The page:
At Benevolence Farm, opportunity grows

Students from N.C. State University’s College of Design designed a barn for the farm that provides storage and a place for residents to prepare harvests for market.
Students from N.C. State University’s College of Design designed a barn for the farm that provides storage and a place for residents to prepare harvests for market. Courtesy of Benevolence Farm

Tanya Jisa, a trained social worker who now heads Benevolence Farm in Alamance County, has always had a heart for people entangled in the justice system.

“When I read in The New York Times [in 2007] that 1 in 100 people in [the U.S.] sit in prison, I thought, ‘This is crazy. We’re going in the wrong direction,’ ” Jisa said.

That’s when the idea struck to combine her desire to help women break the cycle of incarceration with her love of farming.

“It’s a chance for them to get their hands in the dirt and heal,” Jisa said.

The 13-acre farm in Alamance County is set to open next spring, initially receiving five women released from state prison. When fully developed, the farm will house and employ up to 12 women. Currently, medicinal herb and vegetable gardens and mushroom logs dot the property that is gradually being cleared. In the spring, Jisa says beehives and blueberry bushes will arrive. Eventually, the property will have an orchard with fruit and nut trees and expanded vegetable production to sell to local farmers markets.

The program will be open to women who have been in prison for more than three years and have taken advantage of prison programs that build work skills, support alcohol and drug rehabilitation, and more. The farm will provide stable housing and employment: two barriers that often lead women right back to prison, Jisa said.

“Women return to prison because they incur charges that are basically ‘survival charges’ – shoplifting, stealing, writing bad checks to generate income for themselves,” Jisa said. When they’re released into the same surroundings and situations that led them to prison in the first place, it’s hard to create new patterns.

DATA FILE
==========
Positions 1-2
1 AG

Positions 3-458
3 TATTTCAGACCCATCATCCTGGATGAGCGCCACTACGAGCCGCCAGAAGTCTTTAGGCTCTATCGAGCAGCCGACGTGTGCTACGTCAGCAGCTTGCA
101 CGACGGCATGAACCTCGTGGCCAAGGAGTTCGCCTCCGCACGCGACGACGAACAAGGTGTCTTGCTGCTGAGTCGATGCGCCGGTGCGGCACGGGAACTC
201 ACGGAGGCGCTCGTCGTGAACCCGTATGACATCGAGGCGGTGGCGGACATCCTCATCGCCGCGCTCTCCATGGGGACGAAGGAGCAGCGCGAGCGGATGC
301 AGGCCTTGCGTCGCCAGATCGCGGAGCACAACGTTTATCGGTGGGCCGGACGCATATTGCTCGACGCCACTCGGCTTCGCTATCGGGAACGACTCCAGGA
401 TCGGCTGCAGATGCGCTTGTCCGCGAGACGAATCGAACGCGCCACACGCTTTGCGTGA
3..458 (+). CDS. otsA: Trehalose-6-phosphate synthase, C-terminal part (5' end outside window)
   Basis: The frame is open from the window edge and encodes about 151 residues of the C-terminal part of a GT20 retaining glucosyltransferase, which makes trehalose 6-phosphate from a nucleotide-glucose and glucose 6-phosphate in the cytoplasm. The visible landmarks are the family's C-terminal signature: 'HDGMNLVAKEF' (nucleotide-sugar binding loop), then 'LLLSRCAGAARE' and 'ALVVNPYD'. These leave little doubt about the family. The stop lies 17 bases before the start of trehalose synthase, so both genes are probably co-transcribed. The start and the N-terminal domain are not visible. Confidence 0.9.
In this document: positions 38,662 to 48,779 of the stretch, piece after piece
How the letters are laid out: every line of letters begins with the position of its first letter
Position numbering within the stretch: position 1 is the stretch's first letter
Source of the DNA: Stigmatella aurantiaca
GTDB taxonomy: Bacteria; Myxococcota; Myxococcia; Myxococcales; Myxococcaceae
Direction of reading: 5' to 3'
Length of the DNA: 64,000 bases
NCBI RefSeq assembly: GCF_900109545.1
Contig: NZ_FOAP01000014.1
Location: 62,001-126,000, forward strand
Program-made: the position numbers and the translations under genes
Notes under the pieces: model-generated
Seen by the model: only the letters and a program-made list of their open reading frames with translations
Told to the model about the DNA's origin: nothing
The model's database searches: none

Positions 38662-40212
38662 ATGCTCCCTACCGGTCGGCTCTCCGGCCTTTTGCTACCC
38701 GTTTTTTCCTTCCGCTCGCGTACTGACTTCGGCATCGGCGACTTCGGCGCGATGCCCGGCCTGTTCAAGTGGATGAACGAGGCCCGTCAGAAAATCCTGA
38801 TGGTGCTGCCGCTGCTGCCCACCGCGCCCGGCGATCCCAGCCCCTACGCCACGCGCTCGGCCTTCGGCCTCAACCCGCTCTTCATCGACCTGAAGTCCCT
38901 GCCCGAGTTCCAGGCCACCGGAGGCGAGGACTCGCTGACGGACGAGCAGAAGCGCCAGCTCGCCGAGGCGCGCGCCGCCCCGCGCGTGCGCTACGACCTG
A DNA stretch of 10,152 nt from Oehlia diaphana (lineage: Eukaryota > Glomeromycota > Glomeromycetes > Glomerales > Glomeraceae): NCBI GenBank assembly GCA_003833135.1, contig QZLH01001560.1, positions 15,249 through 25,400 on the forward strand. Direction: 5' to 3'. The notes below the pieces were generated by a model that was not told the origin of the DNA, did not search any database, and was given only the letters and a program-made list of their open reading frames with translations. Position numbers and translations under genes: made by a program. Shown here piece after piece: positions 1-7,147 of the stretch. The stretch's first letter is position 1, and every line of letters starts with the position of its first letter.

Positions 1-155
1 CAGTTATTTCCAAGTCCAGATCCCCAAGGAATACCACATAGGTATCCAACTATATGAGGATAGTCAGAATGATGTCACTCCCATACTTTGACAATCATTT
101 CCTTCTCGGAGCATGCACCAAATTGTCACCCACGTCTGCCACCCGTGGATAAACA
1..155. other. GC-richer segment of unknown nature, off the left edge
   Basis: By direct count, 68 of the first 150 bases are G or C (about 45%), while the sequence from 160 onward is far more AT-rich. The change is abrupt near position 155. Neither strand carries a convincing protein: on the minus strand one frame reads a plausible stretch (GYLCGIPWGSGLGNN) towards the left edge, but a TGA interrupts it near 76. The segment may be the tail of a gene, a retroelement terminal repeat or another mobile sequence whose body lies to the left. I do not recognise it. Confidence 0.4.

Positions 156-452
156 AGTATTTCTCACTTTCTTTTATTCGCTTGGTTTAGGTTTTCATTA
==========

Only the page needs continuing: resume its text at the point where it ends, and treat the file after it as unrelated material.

For Nancy W., a small business owner who declined to give her last name, a criminal record slammed doors to housing and employment. Without those, she twice fell back into criminal activity.

“I could leave [my ex-husband] but I couldn’t stay away,” Nancy said. “My car would break down and I would have to call him and that would start the cycle all over again.”

Nancy applied for 60 jobs after being released from prison for the last time in 2002. Fifty-nine employers said no because of her criminal record. She finally got a minimum wage job.

She wonders how many people would just give up after fewer rejections than she endured.

“There are places that will hire and there is hope. [Benevolence Farm] is about getting the girls to the point where they feel supported enough that they’re not going to give up,” Nancy said. She has been volunteering with the program committee to help them tailor programs to the needs of women coming out of prison.

From the beginning, Jisa said, the group has relied on formerly incarcerated women to guide their decisions.

“They know a lot more than we do about what they need,” she said.

One woman shared that what she missed most while in prison was being able to look up at the night sky. So when N.C. State College of Design students designed a barn for the farm, they incorporated a skylight. The 985-square-foot barn, valued at $100,000, provides workspace and storage for residents to prepare harvests for market.

The farm will have a small staff comprised of a farm manager, house manager and an on-call person for emergencies. The group has partnered with others in the community to provide financial literacy training, job readiness, education, and social and legal services.

“These women have served out their sentences and … we’re going to provide them as much support and freedom as we can so they can be as independent as they feel ready to be,” Jisa said.

Benevolence Farm

Graham, N.C.

Contact: Abby Goodman,

Description: Stable housing and gainful employment are critical for the successful transition of women returning from prison. Benevolence Farm will fulfill this crucial need in North Carolina through an innovative social enterprise-based transitional living program. Our mission is to provide an opportunity for women leaving prison to live and work on a farm where they grow food, nourish self and foster community.

Donations needed: Donations to Benevolence Farm will support programming and individual needs (clothing, hygiene, education supplies, etc.) of women in transition upon release from prison.

Items needed: Farming/gardening tools, gift cards (for groceries, gas, personal care items, clothing, home improvement items), commercial-grade cookware and bakeware, canning and preserving supplies.

Volunteers needed: Farm workdays, assisting with special events, marketing and public relations support, grant writing.

$10 would buy: Five seedling plug trays, 1 bag of organic soil mix, 1 pair of gardening gloves.

$20 would buy: Field knife, transplant trowel, one-month supply of ink and printer paper.

$50 would buy: Interview attire for a resident, 15 half-bushel wax boxes for residents to pack their harvest for market, stirrup hoe, wheelbarrow.

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